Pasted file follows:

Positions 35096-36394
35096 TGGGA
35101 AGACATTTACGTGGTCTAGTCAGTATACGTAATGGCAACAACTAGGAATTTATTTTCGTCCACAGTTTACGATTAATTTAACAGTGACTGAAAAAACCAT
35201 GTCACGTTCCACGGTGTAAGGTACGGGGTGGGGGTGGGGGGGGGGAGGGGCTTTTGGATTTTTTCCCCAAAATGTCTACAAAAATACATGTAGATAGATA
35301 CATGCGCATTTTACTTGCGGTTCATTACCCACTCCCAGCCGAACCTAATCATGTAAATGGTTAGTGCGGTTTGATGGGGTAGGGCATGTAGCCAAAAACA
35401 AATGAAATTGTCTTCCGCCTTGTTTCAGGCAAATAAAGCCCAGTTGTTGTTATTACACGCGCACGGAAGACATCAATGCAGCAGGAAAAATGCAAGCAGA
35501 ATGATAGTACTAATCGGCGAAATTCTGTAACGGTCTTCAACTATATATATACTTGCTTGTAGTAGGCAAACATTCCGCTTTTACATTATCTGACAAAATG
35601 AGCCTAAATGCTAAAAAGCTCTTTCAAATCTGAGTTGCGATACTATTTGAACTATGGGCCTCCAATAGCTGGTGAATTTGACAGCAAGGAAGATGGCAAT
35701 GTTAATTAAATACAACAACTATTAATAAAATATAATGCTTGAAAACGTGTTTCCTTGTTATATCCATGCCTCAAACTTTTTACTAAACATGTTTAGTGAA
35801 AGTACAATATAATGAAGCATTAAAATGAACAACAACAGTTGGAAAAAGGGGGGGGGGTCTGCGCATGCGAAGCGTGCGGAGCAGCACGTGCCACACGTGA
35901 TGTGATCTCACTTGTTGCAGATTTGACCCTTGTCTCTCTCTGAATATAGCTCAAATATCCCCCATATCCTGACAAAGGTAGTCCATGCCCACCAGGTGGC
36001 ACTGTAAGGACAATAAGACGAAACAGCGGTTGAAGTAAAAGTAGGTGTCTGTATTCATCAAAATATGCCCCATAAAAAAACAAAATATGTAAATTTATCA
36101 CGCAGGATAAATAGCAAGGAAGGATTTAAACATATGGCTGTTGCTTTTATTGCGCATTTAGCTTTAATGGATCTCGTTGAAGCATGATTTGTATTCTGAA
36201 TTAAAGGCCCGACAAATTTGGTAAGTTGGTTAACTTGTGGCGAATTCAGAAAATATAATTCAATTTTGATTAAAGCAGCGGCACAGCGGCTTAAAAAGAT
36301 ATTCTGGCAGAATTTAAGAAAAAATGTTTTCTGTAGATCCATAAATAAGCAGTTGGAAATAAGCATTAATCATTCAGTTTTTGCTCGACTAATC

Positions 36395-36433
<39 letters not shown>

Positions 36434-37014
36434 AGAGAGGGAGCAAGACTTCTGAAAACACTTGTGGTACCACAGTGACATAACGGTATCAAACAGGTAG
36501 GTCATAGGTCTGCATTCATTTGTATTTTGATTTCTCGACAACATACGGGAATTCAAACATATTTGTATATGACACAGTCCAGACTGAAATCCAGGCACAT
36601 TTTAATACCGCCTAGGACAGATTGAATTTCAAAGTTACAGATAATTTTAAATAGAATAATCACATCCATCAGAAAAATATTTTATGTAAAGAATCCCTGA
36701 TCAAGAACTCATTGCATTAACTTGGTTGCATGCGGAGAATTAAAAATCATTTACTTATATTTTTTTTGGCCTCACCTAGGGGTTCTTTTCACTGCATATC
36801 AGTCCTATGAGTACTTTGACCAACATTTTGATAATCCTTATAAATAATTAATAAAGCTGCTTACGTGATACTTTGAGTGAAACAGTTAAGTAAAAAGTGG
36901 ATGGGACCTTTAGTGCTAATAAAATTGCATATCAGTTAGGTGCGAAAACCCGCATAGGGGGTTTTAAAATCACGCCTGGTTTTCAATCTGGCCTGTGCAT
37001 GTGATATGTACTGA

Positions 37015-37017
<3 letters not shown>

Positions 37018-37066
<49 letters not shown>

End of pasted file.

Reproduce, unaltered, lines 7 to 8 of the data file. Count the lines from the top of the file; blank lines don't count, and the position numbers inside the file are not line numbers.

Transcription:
35501 ATGATAGTACTAATCGGCGAAATTCTGTAACGGTCTTCAACTATATATATACTTGCTTGTAGTAGGCAAACATTCCGCTTTTACATTATCTGACAAAATG
35601 AGCCTAAATGCTAAAAAGCTCTTTCAAATCTGAGTTGCGATACTATTTGAACTATGGGCCTCCAATAGCTGGTGAATTTGACAGCAAGGAAGATGGCAAT